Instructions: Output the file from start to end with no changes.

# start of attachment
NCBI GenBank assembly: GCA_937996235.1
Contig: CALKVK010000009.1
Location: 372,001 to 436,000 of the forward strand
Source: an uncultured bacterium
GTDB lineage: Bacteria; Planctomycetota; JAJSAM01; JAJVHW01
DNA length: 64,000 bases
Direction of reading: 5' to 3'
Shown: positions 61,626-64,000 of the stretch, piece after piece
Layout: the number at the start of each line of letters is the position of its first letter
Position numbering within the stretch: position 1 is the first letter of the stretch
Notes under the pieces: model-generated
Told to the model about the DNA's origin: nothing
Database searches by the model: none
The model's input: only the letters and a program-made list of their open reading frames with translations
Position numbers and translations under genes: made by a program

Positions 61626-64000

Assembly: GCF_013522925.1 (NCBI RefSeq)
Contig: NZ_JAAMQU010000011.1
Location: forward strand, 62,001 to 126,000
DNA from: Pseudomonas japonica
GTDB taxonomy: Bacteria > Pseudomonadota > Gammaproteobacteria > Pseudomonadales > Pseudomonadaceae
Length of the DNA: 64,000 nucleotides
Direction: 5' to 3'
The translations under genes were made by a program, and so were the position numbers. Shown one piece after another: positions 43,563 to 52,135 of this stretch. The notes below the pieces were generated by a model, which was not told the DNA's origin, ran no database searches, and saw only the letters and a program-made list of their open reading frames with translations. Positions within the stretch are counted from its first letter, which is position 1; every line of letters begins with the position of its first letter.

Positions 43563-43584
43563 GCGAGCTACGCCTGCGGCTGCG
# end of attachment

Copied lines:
NCBI GenBank assembly: GCA_937996235.1
Contig: CALKVK010000009.1
Location: 372,001 to 436,000 of the forward strand
Source: an uncultured bacterium
GTDB lineage: Bacteria; Planctomycetota; JAJSAM01; JAJVHW01
DNA length: 64,000 bases
Direction of reading: 5' to 3'
Shown: positions 61,626-64,000 of the stretch, piece after piece
Layout: the number at the start of each line of letters is the position of its first letter
Position numbering within the stretch: position 1 is the first letter of the stretch
Notes under the pieces: model-generated
Told to the model about the DNA's origin: nothing
Database searches by the model: none
The model's input: only the letters and a program-made list of their open reading frames with translations
Position numbers and translations under genes: made by a program

Positions 61626-64000

Assembly: GCF_013522925.1 (NCBI RefSeq)
Contig: NZ_JAAMQU010000011.1
Location: forward strand, 62,001 to 126,000
DNA from: Pseudomonas japonica
GTDB taxonomy: Bacteria > Pseudomonadota > Gammaproteobacteria > Pseudomonadales > Pseudomonadaceae
Length of the DNA: 64,000 nucleotides
Direction: 5' to 3'
The translations under genes were made by a program, and so were the position numbers. Shown one piece after another: positions 43,563 to 52,135 of this stretch. The notes below the pieces were generated by a model, which was not told the DNA's origin, ran no database searches, and saw only the letters and a program-made list of their open reading frames with translations. Positions within the stretch are counted from its first letter, which is position 1; every line of letters begins with the position of its first letter.

Positions 43563-43584
43563 GCGAGCTACGCCTGCGGCTGCG